In this case, the front page of the indictment noted the general robbery code section. However, it did not cite the specific robbery-by-force subsection, and the substantive body of the indictment did not cite any code section. Regardless, “an indictment's description of the offense charged prevails over any [c]ode section cited.” Henry v. State, 317 Ga.App. 776, 780(2) n. 8 (732 S.E.2d 836) (2012) (citation and punctuation omitted). See also Morris v. State, 310 Ga.App. 126, 131(3) (712 S.E.2d 130) (2011) (description of the crime in the indictment, rather than the code section under which it appears, furnishes the criterion for determining whether the indictment is good). Although the description of the crime charged in the instant indictment tracked much of the language of the robbery-by-force code section, it failed to allege the necessary element that Cooks had “take[n] property of another.”

This case is materially different from those in which we have upheld robbery indictments against claims that they did not include the essential “property of another” element. For instance, in Collis, supra, the indictment charged the defendants with taking “a United Parcel Service vehicle from the immediate presence of Robby Hales.” Id. That language “constituted an allegation that the vehicle belonged to UPS and sufficiently put the defendants on notice that the property taken was that of another.” And in Thomas v. State, 314 Ga.App. 124, 126(2) (723 S.E.2d 5) (2012), the challenged counts of the indictment clearly alleged that the property taken from the victims “was the property of the respective businesses where the robberies occurred.” Both of those cases turned on the proposition that robbery is a crime against possession and is not affected by concepts of ownership, so it does not matter exactly whose property was taken. Thomas, supra; Collis, supra. Thus, in those cases, even though the victims from whose presence the property was taken were not the owners of the property in question, the indictments were not defective because they properly alleged that the property taken was that of another.

But unlike the indictments in Collis and Thomas, the indictment here contains no such language constituting an allegation that the property in question was that of another, i.e., that it was property in which some person other than Cooks had an interest. Accordingly, Cooks could admit all the allegations of the indictment and still not be guilty of the robbery charged since there would be no admission that he took the property of another. Likewise, he would not be guilty of a lesser crime of theft by taking, which also includes the essential element that the accused has taken the “property of another.” OCGA § 16–8–2. Compare generally State v. Wilson, 318 Ga.App. 88, 94–95(1)(c)(i) (732 S.E.2d 330) (2012) (indictment purportedly charging aggravated assault on a peace officer was sufficient to withstand general demurrer because it alleged facts constituting lesser included offense of aggravated assault). And despite the allegation of use of force, Cooks could admit to the allegations in the indictment and still not be guilty of simple battery or assault as those crimes require various essential elements that clearly are not included in the indictment here. See OCGA §§ 16–5–20, 16–5–23.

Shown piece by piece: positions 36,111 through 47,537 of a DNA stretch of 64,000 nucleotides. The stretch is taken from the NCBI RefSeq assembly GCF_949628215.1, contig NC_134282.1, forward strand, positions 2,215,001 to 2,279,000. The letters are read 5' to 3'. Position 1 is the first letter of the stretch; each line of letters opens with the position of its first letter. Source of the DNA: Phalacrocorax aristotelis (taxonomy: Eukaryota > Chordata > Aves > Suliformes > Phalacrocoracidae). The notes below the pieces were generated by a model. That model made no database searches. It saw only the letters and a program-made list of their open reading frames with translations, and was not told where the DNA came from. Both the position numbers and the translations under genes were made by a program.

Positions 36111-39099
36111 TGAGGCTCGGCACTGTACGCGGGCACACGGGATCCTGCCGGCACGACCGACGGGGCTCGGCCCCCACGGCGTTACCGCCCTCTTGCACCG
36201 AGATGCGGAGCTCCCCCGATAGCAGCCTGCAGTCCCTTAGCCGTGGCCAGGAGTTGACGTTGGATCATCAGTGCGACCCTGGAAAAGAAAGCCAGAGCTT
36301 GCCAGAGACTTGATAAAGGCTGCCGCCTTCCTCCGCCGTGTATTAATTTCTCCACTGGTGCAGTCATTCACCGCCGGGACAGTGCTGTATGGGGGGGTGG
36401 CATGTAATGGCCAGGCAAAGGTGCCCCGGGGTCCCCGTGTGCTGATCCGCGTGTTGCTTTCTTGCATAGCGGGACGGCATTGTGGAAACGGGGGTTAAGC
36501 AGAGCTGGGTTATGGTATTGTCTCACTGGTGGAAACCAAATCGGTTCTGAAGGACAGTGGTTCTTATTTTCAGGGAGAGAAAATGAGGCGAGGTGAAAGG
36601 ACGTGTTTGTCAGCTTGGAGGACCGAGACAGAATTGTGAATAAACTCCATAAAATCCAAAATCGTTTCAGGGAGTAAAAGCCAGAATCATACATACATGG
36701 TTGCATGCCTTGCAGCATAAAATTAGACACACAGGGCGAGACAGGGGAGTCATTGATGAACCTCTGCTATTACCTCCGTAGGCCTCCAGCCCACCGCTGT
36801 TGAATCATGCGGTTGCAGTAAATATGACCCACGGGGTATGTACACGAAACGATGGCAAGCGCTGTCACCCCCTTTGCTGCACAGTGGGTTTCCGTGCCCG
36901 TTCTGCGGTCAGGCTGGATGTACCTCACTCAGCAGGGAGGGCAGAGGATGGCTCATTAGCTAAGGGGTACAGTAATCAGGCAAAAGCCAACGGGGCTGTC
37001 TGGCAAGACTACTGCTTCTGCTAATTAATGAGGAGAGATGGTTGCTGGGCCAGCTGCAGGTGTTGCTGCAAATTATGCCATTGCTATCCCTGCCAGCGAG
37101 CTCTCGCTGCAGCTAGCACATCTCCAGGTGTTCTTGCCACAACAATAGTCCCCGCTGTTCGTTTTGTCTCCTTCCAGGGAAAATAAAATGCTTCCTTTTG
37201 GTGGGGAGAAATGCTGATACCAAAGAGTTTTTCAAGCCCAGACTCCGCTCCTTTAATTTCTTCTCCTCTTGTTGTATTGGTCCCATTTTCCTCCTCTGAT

Because the indictment in this case fails to allege the necessary element that Cooks took the property of another, and he could thus admit the facts alleged and not be guilty of a crime, we are constrained to find that the indictment is void, that the trial court erred in overruling the general demurrer and that such ruling must be reversed. See Stinson v. State, 279 Ga. 177, 179(2) (611 S.E.2d 52) (2005) (if accused can admit to the allegations and still not be guilty of a crime, the indictment is insufficient and the conviction void); Spence v. State, 263 Ga.App. 25, 28 (587 S.E.2d 183) (2003) (reversing trial court's overruling of general demurrer where accusation did not contain all essential elements of offense charged). In doing so, we reiterate that

we strongly encourage the State to make every reasonable effort to avoid the problems at issue here by ensuring that each count of every indictment meets some or, preferably, all of the following criteria: includes all of the essential elements of the crime sought to be charged, especially the applicable mens rea; cites to a specific criminal statute and, when appropriate, the relevant subsection; tracks the language of a specific criminal statute; avoids surplus language; and accurately provides names, dates, and other facts, especially when they are material to the charged crime.

Wilson, supra at 98(3) (citations omitted).

2. Remaining enumerations.

Because of our holding in Division 1, we do not reach Cooks' remaining enumerations of error.

Judgment reversed.

McFADDEN, Judge.

DOYLE, P. J., concurs. BOGGS, J., concurs in the judgment only.